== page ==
Skip to main content

College News

Northeast students experience Greece first-hand

Northeast students experience Greece first-hand

NORFOLK, NE - “It all started in Greece.” That’s how Adam Peterson, Northeast Community College theatre instructor, summarized The History and Mythology of Greece from the Bronze Age to the Hellenistic Age, a class he co-taught this spring with Paul Muncy, history instructor.

The semester-long course provided a rich, comprehensive study of Greek history through the lenses of mythology, philosophy, culture, politics and theatre.

“Greece is the cradle of Western civilization,” Peterson said. “And history, of course, is a big piece of that, but so many other cultural aspects play into how those histories were told. Theatre and mythology dictated the Greeks’ worldview. And we wouldn’t have theatre in its current form if it hadn’t started in Greece. People in theatre today call themselves ‘thespians.’ That’s after a man named Thespis, who was the first actor to step forth from the chorus and take the stage. It’s all right there in Greece.”

Muncy said studying the nature of the Greeks can give students a deeper understanding of today’s society.

“The most fascinating part of Greek culture to me is the philosophical evolution,” Muncy said. “We’re trying to speculate what it was actually like to be a Greek in this strange, very different world. When I study history, it is so much about understanding humanity as a whole and understanding better who we are. Greece is so integral to who we are in the modern day.”

The students had an even more in-depth chance to study Greek civilization at the end of the semester, when Peterson, Muncy and 14 of the students traveled to the country to experience it firsthand. They visited a number of sites crucial to the development of Western civilization, including the Acropolis, National Archeological Museum, the ruins of Delphi, Olympia, Corinth and the island of Crete.

Before the trip, student Jessica Metcalf, Norfolk, said she was drawn to the class because she had enjoyed working with Muncy and Peterson in the past and also loves to travel.

“But I’ve never done so much to prepare for travel,” she added. “I’m really looking forward to the pairing of studying all this and then actually going to see it, to touch it. I love taking a class and getting all this factual knowledge that goes along with the learning process, but also being able to see it in real life is going to be really, really neat.”

Muncy and Peterson credited Northeast’s international focus for making the class possible. Providing a globally competitive workforce is one of the four goals of the College’s Vision 2020 strategic plan.

“Northeast has been such an advocate for a more cosmopolitan view of the world, both in terms of us bringing in students from around the globe and having programs that allow our students to travel the world,” Muncy said. “It is one of the greatest services this college offers. I am so proud to be part of a college that really emphasizes the importance of understanding others.”

Student Finn Valle, Norfolk, said what isn’t known about the Greeks can be even more interesting than what is. The class’s trip included a visit to the archaeological site of Mycenae, a civilization that pre-dated the Greeks and experienced a region-wide collapse for reasons that are not entirely understood.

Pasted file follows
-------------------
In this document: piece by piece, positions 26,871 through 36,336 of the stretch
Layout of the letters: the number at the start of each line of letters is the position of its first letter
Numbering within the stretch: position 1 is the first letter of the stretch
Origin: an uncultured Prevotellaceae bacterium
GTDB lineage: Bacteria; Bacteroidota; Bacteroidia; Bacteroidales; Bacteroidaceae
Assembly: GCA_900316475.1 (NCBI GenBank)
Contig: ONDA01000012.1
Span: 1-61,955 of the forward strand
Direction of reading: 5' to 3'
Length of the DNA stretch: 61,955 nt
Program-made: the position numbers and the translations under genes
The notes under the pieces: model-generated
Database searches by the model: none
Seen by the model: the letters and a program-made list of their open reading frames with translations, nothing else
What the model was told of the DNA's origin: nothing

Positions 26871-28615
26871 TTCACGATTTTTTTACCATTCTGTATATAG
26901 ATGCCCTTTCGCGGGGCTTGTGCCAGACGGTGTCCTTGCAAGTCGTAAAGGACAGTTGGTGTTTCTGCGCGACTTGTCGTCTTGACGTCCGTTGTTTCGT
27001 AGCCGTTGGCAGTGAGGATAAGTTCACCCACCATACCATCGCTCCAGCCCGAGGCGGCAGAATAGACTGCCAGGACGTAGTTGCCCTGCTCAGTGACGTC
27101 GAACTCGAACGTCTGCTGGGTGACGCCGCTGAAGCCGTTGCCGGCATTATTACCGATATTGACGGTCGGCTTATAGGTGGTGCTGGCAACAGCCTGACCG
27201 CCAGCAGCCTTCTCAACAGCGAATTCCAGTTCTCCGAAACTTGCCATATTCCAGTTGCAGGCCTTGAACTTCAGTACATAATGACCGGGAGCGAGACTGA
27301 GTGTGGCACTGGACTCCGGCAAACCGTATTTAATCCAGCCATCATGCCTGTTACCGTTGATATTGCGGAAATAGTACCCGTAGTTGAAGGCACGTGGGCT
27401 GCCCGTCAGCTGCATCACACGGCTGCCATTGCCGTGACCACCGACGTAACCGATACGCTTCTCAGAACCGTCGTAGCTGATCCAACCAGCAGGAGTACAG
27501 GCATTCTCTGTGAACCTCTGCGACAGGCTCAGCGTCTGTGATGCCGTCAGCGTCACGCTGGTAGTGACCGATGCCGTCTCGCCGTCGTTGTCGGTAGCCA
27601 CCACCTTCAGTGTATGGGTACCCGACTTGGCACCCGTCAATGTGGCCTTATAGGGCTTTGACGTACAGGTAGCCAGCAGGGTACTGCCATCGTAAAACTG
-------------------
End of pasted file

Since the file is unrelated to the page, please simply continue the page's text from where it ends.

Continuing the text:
“The most interesting (aspect of class) is learning about all these civilizations,” Valle said. “Some grew and others collapsed, just fell off the face of the earth. And we don’t know what happened. That’s just so interesting to me. There was a whole other time period where these people were living and basically prospering, and then were just wiped out. We don’t know exactly what happened during that collapse.”

Peterson said he was excited to visit Epidaurus, one of the best preserved theatres of the ancient world.

“You can stand on the stage and whisper, and anyone in the space can hear what you’re saying. It’s the ideal space for acoustics, and (historians) don’t know whether that developed because of pure chance, or because of experience, but the Greeks figured out the perfect way to achieve it.”

Peterson said that while the class’s focus on history, theatre and mythology is important, broadening his students’ worldview remains equally essential to the learning process.

“So many students (in northeast Nebraska) don’t get the opportunity to travel and get exposed to different cultures. I grew up here in Norfolk myself, and as soon as I started traveling, my entire worldview changed. We’re going to break down misconceptions and stereotypes, and I hope the students learn that no matter where you go, people are just people trying to live the best life that they can. Culture is how people react to the cards they were dealt and how they learned to live in that place and that time.”

Valle said all students should have the opportunity to travel, even if they may be unsure of it.

“Don’t let the anxiety of not knowing keep you away from it. Because that is something I’ve struggled with when I wanted to do something, the anxiety of ‘Is it going to turn out right?” and ‘What else is going to happen?’ All these insecurities start popping up. But don’t let that anxiety take hold of you. Just see how far you can go and how (travel) can expand your world.”





Students in The History and Mythology of Greece from the Bronze Age to the Hellenistic Age course at Northeast Community College examine a tablet at the Heraklion Archaeological Museum on the island of Crete during the class’s recent trip to Greece. Pictured (from left) are Kennison Kunz, Stuart, Ashlee Novotny, Clarkson, Finn Valle, Norfolk, Jessica Metcalf, Norfolk, and Paul Muncy, Northeast history instructor.